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Abstract

Step structure and dynamics and adsorbate-induced reconstruction of stepped surfaces are useful features for investigating fundamental surface phenomena and their practical consequences. In this respect, vicinal copper(11n) surfaces with n=3, 5 and 9 were studied by scanning tunnelling microscopy (STM) at 300ºK. While the regular monoatomic steps fluctuate for copper(119), they are apparently stabilised for n\leq5 by their strong repulsive interaction and this leads to a very low kink activity. In addition to the regular steps, the formation of double steps was observed as a particular phenomenon on those surfaces. These double steps determine the dynamic behaviour at room temperature. By applying existing models for the fluctuations of the step positions in space and time, the formation energy for kinks at these double steps was determined to be 0.16eV for copper(115). According to this evaluation, diffusion along step edges is the dominating mass-transport mechanism. A model for the structure of the double steps and for the atomic displacement processes necessary for kink migration at these steps is presented. Complete faceting is observed for these surfaces upon oxygen adsorption at elevated temperatures (around 500ºK) and was studied in detail for n=5 and 9. Both surfaces reconstruct into two types of {104} facets and a third facet, the orientation of which is determined by the macroscopic crystal orientation. The facet size is governed by the formation kinetics and can be controlled by varying the crystal temperature or the oxygen partial pressure.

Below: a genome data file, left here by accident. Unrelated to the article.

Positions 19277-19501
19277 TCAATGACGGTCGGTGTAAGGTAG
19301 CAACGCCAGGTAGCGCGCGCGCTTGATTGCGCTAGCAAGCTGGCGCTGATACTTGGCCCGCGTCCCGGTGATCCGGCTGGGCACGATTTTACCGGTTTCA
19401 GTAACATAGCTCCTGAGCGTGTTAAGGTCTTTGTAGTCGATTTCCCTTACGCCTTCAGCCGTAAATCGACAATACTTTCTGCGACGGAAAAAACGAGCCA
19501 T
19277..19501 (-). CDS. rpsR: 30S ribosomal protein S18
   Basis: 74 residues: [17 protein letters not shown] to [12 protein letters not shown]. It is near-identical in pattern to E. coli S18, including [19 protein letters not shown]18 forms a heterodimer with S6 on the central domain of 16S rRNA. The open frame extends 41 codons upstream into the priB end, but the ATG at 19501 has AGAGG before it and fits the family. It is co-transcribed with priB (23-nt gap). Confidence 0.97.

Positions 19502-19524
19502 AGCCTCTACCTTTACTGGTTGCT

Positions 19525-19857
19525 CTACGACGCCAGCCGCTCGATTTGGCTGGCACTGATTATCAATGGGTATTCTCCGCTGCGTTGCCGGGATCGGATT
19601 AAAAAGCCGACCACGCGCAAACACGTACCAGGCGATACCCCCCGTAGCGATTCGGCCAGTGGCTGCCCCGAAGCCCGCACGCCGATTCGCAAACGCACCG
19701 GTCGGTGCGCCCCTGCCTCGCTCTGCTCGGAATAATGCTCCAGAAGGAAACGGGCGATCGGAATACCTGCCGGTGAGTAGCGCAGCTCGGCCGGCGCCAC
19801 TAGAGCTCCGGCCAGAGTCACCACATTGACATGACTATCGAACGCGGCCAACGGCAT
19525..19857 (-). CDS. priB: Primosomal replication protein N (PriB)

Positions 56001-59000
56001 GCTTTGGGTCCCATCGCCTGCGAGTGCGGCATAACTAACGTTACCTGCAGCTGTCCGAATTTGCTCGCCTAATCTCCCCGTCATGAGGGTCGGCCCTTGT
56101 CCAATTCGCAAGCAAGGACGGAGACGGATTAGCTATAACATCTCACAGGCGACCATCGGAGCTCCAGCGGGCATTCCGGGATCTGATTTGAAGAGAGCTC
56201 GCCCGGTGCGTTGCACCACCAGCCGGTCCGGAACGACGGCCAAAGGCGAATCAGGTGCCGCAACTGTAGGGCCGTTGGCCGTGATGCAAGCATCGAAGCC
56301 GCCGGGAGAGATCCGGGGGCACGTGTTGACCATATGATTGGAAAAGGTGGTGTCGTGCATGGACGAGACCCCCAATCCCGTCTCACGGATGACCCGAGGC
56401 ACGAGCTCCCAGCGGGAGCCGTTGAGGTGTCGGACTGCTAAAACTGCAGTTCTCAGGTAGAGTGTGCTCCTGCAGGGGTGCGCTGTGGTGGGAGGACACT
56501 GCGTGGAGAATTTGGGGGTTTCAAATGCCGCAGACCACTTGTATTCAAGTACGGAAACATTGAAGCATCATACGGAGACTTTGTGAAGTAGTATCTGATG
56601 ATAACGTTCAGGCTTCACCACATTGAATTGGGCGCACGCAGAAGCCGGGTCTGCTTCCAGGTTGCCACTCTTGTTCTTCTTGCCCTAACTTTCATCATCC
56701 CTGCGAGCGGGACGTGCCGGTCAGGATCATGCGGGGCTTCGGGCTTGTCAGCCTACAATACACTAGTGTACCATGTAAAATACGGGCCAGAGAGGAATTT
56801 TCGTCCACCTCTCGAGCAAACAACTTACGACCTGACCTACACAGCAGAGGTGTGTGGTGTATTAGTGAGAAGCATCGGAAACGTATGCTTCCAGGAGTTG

Additional information

Authors: REINECKE N ET AL, Max-Planck-Institut für Plasmaphysik, EURATOM Association, Garching (DE)
Bibliographic Reference: An article published in: Applied Physics A, Volume 75, Issue 1, (2002), pp 1-10.
Availability: This article can be accessed online by subscribers, and can be ordered online by non-subscribers, at: http://link.springer.de/link/service/journals/00339/tocs/t2075001.htm
Record Number: 200214949 / Last updated on: 2002-07-09
Category: PUBLICATION
Original language: en
Available languages: en